Haneke has never falsified any of the imagery in his films, especially the opening. Sometimes, he’ll show the end or a scene that has nothing to do with the main characters. But here, with sparse action and minimalism, he commands our attention at truly watching banality until something is later discovered. And in the case of the themes such as collective guilt, attack on colonialism, and surveillance, the opening tells it all.
9. Manhattan (1979) – Voiceover Letter to Manhattan
Cue the George Gershwin music, Gordon Willis’ black-and-white photography, and Allen’s neurotic mumbles over the love letter to his city. As the music, imagery, and voiceover begin, we see different aspects of Manhattan to the changing admiration of Allen’s character Issac Davis.
Notice how Davis changes his words around to find the right ones to describe his love to New York. Of course, one knows it’s just Woody Allen being Woody Allen. But as the film progresses, Davis’ existentialism comes into play where he constantly changes his mind over what to do and whether or not to be in a relationship. Allen is telling us his characteristics, pattern of speech, and choices all without even seeing him. And with Gershwin’s score and Willis’s cinematography, it turns out to be beautiful.
And with Allen’s films comes the humor so we can hear and see the humor in the city over the course of the seasons. He even states it’s a town to be seen in New York and is set to Gershwin’s score. It’s easily one of the most notable openings in a film and Allen tells us his story and character; maybe not the plot, but who cares with this great opening.
10. Rear Window (1954) – Gazing into the apartments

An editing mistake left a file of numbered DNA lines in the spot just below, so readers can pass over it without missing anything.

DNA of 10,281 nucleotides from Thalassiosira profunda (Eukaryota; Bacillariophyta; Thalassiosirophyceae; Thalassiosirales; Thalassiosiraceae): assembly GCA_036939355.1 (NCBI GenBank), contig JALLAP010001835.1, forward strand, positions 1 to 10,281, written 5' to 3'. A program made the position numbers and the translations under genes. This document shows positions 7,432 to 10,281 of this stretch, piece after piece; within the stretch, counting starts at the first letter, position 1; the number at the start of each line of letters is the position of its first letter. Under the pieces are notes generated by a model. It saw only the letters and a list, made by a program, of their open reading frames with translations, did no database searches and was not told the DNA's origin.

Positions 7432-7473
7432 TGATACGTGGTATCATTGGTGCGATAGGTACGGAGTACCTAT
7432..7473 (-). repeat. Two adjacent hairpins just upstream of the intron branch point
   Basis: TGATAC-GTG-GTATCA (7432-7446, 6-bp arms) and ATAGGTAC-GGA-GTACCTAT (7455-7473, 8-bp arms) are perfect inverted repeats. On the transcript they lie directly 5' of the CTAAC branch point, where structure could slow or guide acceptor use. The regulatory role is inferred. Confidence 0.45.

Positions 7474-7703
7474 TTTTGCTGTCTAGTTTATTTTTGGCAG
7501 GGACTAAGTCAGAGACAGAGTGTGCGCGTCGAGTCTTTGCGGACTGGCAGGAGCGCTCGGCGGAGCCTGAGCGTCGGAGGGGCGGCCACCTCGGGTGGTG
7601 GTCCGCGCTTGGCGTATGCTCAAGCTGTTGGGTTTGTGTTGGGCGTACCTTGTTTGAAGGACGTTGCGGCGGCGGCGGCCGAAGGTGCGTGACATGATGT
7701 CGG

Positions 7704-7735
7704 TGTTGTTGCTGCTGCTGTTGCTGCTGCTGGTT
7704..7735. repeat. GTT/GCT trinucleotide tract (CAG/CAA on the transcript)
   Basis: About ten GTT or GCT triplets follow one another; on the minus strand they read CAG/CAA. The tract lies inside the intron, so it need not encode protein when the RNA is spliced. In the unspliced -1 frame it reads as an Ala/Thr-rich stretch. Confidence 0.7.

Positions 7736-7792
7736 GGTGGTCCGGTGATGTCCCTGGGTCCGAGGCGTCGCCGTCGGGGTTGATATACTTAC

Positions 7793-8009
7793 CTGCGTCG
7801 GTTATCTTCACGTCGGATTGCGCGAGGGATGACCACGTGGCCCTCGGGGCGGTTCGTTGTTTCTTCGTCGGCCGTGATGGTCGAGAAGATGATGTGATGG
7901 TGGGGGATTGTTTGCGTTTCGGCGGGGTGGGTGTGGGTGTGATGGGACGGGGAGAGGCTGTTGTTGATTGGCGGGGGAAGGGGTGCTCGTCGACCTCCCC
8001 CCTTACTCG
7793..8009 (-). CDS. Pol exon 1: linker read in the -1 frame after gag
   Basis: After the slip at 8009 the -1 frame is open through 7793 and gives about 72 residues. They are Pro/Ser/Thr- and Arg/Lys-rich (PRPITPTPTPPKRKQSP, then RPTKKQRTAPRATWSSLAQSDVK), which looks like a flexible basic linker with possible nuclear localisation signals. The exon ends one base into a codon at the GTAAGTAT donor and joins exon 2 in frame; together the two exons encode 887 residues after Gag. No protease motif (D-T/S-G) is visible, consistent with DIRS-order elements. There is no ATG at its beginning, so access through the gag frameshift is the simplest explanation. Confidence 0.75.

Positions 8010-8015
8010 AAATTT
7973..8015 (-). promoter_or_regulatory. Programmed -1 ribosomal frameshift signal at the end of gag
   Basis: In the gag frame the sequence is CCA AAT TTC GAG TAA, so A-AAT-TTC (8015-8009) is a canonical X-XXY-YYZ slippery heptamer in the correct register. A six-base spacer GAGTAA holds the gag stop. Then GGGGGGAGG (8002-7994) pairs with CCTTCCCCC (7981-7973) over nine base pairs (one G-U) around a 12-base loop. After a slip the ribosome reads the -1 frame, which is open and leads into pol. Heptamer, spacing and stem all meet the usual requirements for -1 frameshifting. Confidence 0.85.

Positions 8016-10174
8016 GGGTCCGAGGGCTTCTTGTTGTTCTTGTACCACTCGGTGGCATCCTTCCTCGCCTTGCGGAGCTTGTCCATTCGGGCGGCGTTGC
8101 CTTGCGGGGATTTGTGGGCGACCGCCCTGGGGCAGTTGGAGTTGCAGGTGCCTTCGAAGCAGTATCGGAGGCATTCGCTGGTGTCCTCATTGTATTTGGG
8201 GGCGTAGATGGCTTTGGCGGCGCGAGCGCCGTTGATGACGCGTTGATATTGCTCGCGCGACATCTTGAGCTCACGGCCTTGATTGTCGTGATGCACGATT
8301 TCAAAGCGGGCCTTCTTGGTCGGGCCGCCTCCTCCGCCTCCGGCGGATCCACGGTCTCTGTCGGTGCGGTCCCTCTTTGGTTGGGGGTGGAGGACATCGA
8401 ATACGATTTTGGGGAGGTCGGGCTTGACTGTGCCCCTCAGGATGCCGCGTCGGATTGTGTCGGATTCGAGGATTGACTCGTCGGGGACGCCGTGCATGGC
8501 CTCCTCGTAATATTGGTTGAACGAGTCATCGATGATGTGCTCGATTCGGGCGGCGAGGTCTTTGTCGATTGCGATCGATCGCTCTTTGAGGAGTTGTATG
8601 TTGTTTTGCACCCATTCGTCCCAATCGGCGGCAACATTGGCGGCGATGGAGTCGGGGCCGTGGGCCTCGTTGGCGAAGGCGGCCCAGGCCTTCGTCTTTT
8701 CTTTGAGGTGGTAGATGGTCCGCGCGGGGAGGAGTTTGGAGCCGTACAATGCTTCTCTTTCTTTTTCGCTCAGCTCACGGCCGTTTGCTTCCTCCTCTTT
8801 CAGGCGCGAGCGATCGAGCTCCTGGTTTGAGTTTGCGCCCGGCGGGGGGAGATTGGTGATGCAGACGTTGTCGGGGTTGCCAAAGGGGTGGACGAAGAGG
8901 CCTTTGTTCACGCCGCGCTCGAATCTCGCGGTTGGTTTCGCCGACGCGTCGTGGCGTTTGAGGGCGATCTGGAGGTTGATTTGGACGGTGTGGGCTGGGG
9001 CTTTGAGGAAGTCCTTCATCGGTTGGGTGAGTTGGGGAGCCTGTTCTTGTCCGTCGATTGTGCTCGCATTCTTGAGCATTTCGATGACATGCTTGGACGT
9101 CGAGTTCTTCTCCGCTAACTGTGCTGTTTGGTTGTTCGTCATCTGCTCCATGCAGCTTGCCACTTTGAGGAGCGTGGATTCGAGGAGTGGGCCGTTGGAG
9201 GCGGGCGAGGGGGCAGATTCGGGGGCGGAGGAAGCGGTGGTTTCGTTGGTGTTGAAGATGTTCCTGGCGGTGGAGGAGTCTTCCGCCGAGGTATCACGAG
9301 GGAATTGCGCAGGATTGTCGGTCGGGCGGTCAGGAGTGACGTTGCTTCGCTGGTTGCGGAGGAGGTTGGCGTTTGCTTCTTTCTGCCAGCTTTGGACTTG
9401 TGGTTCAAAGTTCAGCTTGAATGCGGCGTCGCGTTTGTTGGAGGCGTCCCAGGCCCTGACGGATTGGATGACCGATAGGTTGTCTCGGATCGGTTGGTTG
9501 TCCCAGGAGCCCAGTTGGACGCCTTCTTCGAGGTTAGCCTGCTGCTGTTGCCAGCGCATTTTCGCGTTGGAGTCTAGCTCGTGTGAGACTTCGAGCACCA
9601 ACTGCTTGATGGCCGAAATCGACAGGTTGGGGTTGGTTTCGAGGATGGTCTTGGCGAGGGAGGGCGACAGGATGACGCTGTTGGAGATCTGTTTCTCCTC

It begins as a complicated (for its time) shot panning around an apartment complex from – you guessed it – a rear window. We see the neighbors performing their various acts that James Stewart will observe through the film. Just from the first glimpse of Stewart, we see the boiling sweat to the broken leg to the pictures in his home, therefore, establishing the likes of his character.
Hitchcock manages to tell the story of Stewart’s Jeff and the aspects of voyeurism. The key is the point of view from an outside perspective because what follows in this suspenseful thriller, while the character never leaves his seat, is that we peer across the hallway to the neighbors from a Brecht-like distance. Jeff, and obviously the audience, will never be able to intervene.
With Bernard Hermann’s playful score, the opening seems joyful like a hot summer day, but when Jeff answers the phone and a slightly shrill conversation ensues, it can change pace. Despite the fact that it doesn’t show the murder or even introduce the thriller elements in the film, Hitchcock’s style of camera, color, and point of view is established and continues until the end.
Leave it up to Hitch to make a playful opening of the camera panning around the neighbors to be told visually the same exact way through the film, but the tone and mood get more tense with anxiety and fear. Thus proving that the opening tells the story, but we must marvel at this film all the way to the end for the twists, turns, and climax.